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Slime and fleas feature in Ig Nobel awards

Tongue-in-cheek prizes recognize improbable research.

Slime moulds exhibit the kind of "contemplative behaviour" that Hamlet is famous for, muses Toshiyuki Nakagaki of Hokkaido University in Japan. "Hamlet couldn't decide what to do so he did nothing. Then he chose a strong course of action." Similarly, slime moulds stop moving when they encounter a toxic substance. "But once action occurs, it too is strong," Nakagaki says.

The slime mould's puzzle-solving ability — Shakespearean or otherwise — is a discovery that is unlikely to change the world, but it won Nakagaki and his colleagues an Ig Nobel Prize for cognitive science last week at the annual event held at Harvard University in Cambridge, Massachusetts. Their research, published in Nature (T. Nakagaki, H. Yamada & Á. Tóth Nature 407, 470; 2000), showed that slime moulds looking for food have "the ability to find the minimum-length solution between two points in a labyrinth".

Subsequently, the team has found that moulds can find the shortest path between 30–50 points, which is something even supercomputers cannot yet work out. "We can't even check the mould's solution," notes Nakagaki, "but it looks good."


From the cognitive feats of slime mould to the physical prowess of fleas: Marie-Christine Cadiergues of the National Veterinary School in Toulouse, France, and her colleagues won the biology Ig Nobel Prize for showing that dog fleas can jump 2 centimetres higher and 10 centimetres farther than cat fleas. "In the daily life of a vet, it's a good thing to know," Cadiergues says.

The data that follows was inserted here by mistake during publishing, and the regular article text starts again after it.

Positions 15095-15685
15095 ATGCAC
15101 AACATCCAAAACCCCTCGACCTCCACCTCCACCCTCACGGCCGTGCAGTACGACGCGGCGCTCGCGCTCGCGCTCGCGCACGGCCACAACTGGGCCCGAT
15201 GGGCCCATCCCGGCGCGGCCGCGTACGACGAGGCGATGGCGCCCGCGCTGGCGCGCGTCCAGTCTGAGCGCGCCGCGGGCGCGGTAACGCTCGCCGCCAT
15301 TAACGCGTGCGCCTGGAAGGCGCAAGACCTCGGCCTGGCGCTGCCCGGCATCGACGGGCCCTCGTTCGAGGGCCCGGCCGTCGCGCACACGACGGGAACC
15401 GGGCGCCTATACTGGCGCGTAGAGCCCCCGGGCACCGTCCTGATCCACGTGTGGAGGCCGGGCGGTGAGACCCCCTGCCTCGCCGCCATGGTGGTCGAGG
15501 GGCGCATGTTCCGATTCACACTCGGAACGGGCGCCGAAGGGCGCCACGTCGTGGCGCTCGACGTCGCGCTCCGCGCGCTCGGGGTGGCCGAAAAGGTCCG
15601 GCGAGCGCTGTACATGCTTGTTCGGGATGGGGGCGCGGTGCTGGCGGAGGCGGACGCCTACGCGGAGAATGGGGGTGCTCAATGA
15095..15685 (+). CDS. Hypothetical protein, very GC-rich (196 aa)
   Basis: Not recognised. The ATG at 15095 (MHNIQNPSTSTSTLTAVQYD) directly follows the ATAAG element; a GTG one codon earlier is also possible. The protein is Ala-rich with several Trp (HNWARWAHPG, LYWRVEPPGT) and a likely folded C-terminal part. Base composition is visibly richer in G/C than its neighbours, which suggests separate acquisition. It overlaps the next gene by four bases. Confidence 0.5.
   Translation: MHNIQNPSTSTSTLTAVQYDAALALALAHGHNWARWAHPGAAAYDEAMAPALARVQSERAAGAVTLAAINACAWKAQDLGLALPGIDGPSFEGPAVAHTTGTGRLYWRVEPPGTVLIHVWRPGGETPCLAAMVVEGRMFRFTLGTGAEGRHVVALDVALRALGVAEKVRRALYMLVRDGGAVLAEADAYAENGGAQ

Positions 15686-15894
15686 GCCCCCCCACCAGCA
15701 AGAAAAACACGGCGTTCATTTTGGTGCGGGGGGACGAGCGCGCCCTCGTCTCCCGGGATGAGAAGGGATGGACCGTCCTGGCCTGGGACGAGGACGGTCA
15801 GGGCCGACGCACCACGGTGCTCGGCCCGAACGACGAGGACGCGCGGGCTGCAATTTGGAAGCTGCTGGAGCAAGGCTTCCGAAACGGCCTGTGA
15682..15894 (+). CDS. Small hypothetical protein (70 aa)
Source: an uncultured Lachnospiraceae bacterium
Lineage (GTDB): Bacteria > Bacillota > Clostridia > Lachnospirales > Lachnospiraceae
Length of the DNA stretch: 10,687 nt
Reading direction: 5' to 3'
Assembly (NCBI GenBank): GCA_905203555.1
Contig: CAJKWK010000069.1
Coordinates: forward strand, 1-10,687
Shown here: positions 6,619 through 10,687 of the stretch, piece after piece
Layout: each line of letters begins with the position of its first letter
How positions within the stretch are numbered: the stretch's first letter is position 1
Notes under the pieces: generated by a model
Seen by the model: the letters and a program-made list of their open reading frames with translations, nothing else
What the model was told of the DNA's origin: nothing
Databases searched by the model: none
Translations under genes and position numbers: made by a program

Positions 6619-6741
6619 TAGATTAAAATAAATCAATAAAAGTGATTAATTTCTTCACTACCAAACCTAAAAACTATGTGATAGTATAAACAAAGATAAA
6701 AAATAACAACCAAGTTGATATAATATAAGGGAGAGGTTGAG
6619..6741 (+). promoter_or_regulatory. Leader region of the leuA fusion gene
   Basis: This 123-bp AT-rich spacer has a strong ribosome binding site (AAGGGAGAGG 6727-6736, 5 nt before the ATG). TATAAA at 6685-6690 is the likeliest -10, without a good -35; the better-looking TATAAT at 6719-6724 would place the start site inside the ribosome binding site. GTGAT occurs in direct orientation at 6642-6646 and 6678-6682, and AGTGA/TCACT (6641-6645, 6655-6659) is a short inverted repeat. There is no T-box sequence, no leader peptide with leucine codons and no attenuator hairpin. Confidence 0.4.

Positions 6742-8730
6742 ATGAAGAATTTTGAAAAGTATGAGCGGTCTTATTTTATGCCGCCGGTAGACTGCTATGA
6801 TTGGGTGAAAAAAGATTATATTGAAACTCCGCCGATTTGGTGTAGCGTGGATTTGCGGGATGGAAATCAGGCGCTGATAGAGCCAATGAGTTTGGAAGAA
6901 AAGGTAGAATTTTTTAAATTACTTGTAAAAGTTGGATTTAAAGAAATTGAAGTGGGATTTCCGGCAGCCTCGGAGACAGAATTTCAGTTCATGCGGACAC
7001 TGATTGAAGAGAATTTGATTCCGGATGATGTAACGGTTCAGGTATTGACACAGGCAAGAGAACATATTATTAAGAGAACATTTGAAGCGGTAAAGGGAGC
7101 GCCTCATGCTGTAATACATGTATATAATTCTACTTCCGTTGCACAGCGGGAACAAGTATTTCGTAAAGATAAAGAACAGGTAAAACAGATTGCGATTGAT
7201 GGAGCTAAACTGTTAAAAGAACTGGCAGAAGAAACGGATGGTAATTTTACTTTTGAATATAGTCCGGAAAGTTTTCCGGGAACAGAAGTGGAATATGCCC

Other recipients of this year's prizes for amusing research included psychologists Charles Spence of the University of Oxford, UK, and Massimiliano Zampini of the University of Trento in Italy, who won the Nutrition Ig Nobel for research involving eating Pringles potato chips (crisps). The pair showed that when the sound of chomping on a Pringle is amplified, people believe it is fresher than it really is.

The peace prize went to Klaus Peter Rippe, who chairs the Swiss Federal Ethics Committee on Non-Human Biotechnology, which is championing the idea that all living beings, including plants, have dignity (see _Nature_ 452, 919; 2008). "Most people in Switzerland have no problem with this concept, though we're aware that many people elsewhere find our ideas ridiculous," he says.

Ironically, Rippe says, the 1952 Nobel Peace Prize was won by German–French physician Albert Schweitzer for, in part, promoting "reverence for life. Fifty years later, we get the Ig Nobel instead."


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Nadis, S. Slime and fleas feature in Ig Nobel awards. Nature 455, 714–715 (2008).

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